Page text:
The Supreme Court has ruled that an unmarried woman is entitled to receive payments from her co-habiting partner’s workplace pension scheme following his death.
Denise Brewster, who brought forward the review, had been living with William Leonard McMullan for 10 years in the shared home that they bought together in 2005, when he died unexpectedly at the age of 43 in 2009.
Before his death, he had worked for Northern Ireland’s public transport services organisation, Translink, for 15 years and was a member of the Local Government Pension Scheme Northern Ireland, which is administered by the Northern Ireland Local Government Officers’ Superannuation Committee (NILGOSC).
Despite regulations introduced in April 2009 by the Department of the Environment for Northern Ireland (DENI), which stated that survivor benefits would be payable to widows, widowers, civil partners and nominated co-habiting partners, Brewster was refused a survivor’s pension. She believed that McMullan completed the relevant nomination form, however the NILGOSC responded that it had never received the form.
Brewster applied for a judicial review of this decision, arguing that the nomination requirement for unmarried partners constituted unlawful discrimination contrary to the European Convention on Human Rights and Fundamental Freedoms, considering the 2009 regulations and also that married partners do not have to undergo the same process.
NILGOSC’s decision not to pay Brewster a survivor’s pension was quashed in 2012. NILGOSC and DENI appealed the decision, with the Court of Appeal allowing this in 2013.
The 2009 regulations explain that the signed nomination form must show that the member and their partner are either able to marry or form a civil partnership; are living together as if they were husband and wife or civil partners; not living with any third person as husband and wife or civil partners or are financially dependent or interdependent on each other. These conditions have to be met for a continuous period of two years for the nomination to have effect.
In April 2014, the Local Government Pension Scheme in England and Wales was revised, removing the opt-in requirement for unmarried couples.
Brewster subsequently applied to the Court of Appeal for a re-opening of the appeal, which was refused.
February 2017’s Supreme Court ruling found that since the 2009 scheme amendments were introduced to place a surviving co-habitant who was in a stable, long-term relationship with a deceased scheme member on equal footing with a surviving spouse or civil partner, the need for a nomination process at all is questionable, when the same process does not have to be followed for married survivors. Additionally, establishing the truth of the claim for a survivor’s pension is not dependent on the nomination process.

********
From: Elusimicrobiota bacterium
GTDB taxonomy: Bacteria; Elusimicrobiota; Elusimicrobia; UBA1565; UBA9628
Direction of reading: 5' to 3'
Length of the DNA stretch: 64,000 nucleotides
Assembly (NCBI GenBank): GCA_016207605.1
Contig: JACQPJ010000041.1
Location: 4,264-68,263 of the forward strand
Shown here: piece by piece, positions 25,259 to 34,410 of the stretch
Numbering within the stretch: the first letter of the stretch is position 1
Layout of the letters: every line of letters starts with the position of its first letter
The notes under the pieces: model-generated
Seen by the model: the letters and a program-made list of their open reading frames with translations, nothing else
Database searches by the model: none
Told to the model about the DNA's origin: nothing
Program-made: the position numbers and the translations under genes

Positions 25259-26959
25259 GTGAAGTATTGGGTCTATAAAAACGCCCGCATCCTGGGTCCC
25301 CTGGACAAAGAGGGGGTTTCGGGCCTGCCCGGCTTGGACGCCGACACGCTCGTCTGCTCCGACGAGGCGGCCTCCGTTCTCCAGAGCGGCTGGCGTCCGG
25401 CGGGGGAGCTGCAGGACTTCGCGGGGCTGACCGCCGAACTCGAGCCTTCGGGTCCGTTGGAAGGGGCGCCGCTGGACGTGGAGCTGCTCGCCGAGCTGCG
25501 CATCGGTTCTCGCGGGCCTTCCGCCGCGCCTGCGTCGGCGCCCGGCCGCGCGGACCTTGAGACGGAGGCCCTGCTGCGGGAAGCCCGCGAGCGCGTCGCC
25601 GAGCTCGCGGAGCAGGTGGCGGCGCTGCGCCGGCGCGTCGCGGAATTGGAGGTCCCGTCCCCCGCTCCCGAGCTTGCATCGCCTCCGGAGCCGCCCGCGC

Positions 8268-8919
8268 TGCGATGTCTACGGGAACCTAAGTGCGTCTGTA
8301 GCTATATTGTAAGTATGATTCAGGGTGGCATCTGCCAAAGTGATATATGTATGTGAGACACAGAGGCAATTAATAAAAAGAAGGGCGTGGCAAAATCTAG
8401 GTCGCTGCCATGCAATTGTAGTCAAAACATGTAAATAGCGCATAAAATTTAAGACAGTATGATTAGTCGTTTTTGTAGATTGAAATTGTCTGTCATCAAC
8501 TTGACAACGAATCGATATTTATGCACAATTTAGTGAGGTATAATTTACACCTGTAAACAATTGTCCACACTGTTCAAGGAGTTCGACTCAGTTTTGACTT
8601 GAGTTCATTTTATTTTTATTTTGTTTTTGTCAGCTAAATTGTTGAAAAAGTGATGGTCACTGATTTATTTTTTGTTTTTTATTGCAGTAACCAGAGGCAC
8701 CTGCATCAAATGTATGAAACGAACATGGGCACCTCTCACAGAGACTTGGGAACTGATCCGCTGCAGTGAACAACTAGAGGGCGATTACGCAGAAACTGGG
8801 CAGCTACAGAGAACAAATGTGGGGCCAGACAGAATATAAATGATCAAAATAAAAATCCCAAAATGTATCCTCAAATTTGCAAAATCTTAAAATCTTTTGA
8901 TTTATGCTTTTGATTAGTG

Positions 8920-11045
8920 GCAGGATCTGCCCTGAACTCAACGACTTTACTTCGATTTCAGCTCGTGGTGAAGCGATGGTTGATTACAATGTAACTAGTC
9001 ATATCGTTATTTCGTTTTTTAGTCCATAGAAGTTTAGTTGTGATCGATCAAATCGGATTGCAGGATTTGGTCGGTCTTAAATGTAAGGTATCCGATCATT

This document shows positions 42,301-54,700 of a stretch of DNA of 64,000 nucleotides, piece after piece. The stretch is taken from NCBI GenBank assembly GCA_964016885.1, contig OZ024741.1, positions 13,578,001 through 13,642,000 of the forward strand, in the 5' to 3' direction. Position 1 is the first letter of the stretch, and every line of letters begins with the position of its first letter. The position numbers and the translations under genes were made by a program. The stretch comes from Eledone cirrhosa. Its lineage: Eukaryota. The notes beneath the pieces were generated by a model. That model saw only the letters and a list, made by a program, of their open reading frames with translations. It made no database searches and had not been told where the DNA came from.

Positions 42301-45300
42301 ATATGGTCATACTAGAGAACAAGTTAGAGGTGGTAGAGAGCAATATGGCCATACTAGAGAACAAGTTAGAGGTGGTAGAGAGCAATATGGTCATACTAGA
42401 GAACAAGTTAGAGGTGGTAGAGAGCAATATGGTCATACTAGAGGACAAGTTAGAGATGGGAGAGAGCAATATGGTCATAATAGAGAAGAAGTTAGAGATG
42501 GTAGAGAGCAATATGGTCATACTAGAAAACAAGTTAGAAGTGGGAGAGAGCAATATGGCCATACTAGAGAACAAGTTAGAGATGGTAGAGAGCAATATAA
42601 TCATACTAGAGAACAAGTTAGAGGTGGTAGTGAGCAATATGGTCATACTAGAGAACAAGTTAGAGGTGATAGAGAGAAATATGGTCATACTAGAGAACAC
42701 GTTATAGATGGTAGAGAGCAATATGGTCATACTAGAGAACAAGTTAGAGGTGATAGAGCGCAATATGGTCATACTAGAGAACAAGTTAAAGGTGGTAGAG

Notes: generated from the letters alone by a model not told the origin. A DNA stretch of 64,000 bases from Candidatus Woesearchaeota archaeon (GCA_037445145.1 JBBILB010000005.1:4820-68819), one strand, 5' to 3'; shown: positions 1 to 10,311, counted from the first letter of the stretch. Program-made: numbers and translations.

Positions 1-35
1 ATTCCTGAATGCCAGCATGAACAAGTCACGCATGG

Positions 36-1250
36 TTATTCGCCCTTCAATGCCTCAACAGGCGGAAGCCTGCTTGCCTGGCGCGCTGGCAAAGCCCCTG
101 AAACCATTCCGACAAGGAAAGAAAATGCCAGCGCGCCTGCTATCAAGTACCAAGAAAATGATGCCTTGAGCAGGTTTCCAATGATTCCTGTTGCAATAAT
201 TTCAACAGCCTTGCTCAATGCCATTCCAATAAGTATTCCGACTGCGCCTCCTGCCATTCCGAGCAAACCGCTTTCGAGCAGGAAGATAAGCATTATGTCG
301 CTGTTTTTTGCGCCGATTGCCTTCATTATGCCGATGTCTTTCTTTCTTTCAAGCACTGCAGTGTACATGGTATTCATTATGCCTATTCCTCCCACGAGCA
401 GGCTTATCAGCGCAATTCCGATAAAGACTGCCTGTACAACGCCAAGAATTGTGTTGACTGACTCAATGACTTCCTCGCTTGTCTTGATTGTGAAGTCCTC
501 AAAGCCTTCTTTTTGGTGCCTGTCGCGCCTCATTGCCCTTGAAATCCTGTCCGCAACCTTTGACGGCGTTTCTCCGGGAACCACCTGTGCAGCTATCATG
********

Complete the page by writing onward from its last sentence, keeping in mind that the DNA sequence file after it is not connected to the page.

The Supreme Court therefore allowed Brewster’s appeal and ruled that she is entitled to receive a survivor’s pension under the scheme.
Nick Stones, partner at Pinsent Masons, said: “It was not surprising that the pension scheme said there was no benefit as the rules clearly required the couple to have opted into the benefit. The court struggled to see why the opt in it was necessary because there were other ways of evidencing the key criteria. To make matters worse for the [Northern Ireland] Executive, they had never turned their mind to the point. While it is questionable whether the outcome would have been any different, if the Executive had considered the point at the time of enacting the law, it would have been given more leeway by the judges.
“This judgement shows that while the law maker can enact rules and regulations that clearly provide for one thing, these are still subject to scrutiny by the courts and the applicability of more sacrosanct laws such as the Human Rights Act. When policy decisions impinge on fundamental rights, then the law maker needs to carefully consider and justify the changes at the time of the enactment. Retrospective justification will carry less weight.”
Dave Prentis, general Secretary at trade union Unison, added: “[This] judgement is good news for anyone like Denise Brewster who stood to lose out on their partner’s pension, simply because a form hadn’t been signed. It means the Northern Ireland local government pension scheme and others covering people working in education, the NHS and the civil service will now have to look again at their rules.
“The last thing a recently bereaved person needs is to have to fight for a pension that’s rightfully theirs. This thankfully will no longer be necessary.”